Religious Tolerance logo

Federal court finds "Don't ask, Don't tell" policy unconstitutional

Developments: 2010-OCT-13 to 19. Confusion.
Request to stay District Court injunction.

horizontal rule

Sponsored link.

horizontal rule

Prior activity

horizontal rule

News sources:

Most news media, blogs, etc. generally take one of two positions on the proper response of the Obama administration to Judge Phillip's injunction that prohibited continuing enforcement of the the "Don't ask, Don't tell" (DADT) policy:

  • Those that view the injunction as a bad idea generally pointed out that it is the administration's responsibility to appeal every instance whenever a law has been found unconstitutional by the courts, irrespective of the administration's opinion of the law.

  • Those that view DADT as a bad law are amazed that the administration would appeal a law of which they disapproved.

horizontal rule

2010-OCT-13 & 14: Confusion reigns:

In an astounding example of incompetence, the Obama Administration and the Defense Department appears to have been totally unprepared for the imposition by District Court Judge Philips of her injunction against the Don't Ask, Don't Tell policy:

  • Judge Phillips filed her ruling on SEP-09 in which she found that the DADT policy violated two clauses in the U.S. Constitution.

  • It took the Justice Department two full weeks to request that Judge Phillips delay her injunction.

  • She issued her injunction on Tuesday OCT-12, over a month after her ruling.

  • During the two days after the injunction was issued, stories spread that:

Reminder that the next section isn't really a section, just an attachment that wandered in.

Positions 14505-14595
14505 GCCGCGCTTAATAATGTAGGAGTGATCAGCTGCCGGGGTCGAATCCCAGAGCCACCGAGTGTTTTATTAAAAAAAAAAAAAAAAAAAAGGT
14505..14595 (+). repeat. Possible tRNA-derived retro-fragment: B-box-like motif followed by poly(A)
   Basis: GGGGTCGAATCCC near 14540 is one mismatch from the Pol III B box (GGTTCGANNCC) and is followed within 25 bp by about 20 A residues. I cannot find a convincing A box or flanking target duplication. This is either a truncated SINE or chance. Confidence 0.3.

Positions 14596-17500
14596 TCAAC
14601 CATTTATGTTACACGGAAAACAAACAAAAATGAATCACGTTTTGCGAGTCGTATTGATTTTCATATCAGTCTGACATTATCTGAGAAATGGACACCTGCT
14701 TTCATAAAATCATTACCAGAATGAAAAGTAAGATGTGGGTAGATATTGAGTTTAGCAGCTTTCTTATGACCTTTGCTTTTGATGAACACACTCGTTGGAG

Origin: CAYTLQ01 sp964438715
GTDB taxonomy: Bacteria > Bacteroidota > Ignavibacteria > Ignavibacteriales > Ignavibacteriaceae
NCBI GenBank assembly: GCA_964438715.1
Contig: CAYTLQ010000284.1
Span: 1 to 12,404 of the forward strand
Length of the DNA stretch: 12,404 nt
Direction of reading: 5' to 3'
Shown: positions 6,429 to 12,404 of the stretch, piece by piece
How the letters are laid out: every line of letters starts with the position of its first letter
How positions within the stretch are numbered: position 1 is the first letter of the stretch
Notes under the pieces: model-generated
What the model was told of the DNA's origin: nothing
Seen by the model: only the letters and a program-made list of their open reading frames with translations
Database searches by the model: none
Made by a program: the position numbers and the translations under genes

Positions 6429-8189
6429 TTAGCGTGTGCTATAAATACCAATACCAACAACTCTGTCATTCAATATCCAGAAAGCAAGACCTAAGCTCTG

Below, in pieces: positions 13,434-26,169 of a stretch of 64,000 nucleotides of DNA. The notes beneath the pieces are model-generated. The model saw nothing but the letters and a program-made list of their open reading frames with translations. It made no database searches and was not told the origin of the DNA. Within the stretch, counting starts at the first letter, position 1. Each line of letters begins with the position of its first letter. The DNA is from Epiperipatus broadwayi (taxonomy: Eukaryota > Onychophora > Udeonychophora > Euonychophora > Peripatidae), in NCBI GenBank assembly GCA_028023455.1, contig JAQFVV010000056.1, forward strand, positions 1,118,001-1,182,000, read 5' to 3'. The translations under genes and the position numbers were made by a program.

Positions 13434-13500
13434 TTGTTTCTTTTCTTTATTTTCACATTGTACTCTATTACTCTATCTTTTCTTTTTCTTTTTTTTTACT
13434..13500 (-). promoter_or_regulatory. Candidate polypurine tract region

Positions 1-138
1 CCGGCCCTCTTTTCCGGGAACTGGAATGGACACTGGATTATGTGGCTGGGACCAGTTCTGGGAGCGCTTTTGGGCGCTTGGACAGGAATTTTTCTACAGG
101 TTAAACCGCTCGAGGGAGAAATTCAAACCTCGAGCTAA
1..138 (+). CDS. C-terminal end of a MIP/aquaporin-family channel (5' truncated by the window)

• An Email from the General Richard Harding, the Air Force's Judge Advocate General was circulated, stating that the Defense Department "will abide" by the injunction.

    • The plaintiffs, the LCR, sent a complaint to the Pentagon stating that the military is in contempt of court for not ending DADT immediately.

    • Defense Secretary Robert Gates warned of "enormous consequences" for troops if the court order is implementing He said that it should be up to the Congress and not the courts to end the policy. However, because a 60% vote in the Senate is required to end a filibuster, that appeared at the time to be an impossibility. (With the help of 8 Republican senators, the DADT repeal bill was passed and was signed into law by the president on 2010-DEC-22.

    • There was speculation that the Justice Department will ask for a stay of the injunction from District Court Judge Phillips.

    • There is more speculation that they have a backup plan in which they would ask the United States Court of Appeals for the Ninth Circuit for a stay of the injunction in the event that they don't obtain one from Judge Phillips.